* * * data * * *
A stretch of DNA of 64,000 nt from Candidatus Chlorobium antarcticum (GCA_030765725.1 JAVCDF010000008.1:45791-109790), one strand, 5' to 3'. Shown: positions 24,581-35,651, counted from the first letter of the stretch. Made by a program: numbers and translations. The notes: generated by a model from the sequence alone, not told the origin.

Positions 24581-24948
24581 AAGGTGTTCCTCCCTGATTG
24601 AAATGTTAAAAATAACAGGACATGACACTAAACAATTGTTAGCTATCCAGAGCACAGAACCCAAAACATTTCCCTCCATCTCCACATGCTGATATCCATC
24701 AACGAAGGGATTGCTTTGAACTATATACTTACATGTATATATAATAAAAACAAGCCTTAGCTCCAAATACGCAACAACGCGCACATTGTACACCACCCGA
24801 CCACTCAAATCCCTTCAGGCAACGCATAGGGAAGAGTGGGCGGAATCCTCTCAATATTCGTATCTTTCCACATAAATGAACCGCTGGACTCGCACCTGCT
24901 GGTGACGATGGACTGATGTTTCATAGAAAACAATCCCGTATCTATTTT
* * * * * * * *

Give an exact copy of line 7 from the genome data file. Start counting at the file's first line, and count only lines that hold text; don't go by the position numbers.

24901 GGTGACGATGGACTGATGTTTCATAGAAAACAATCCCGTATCTATTTT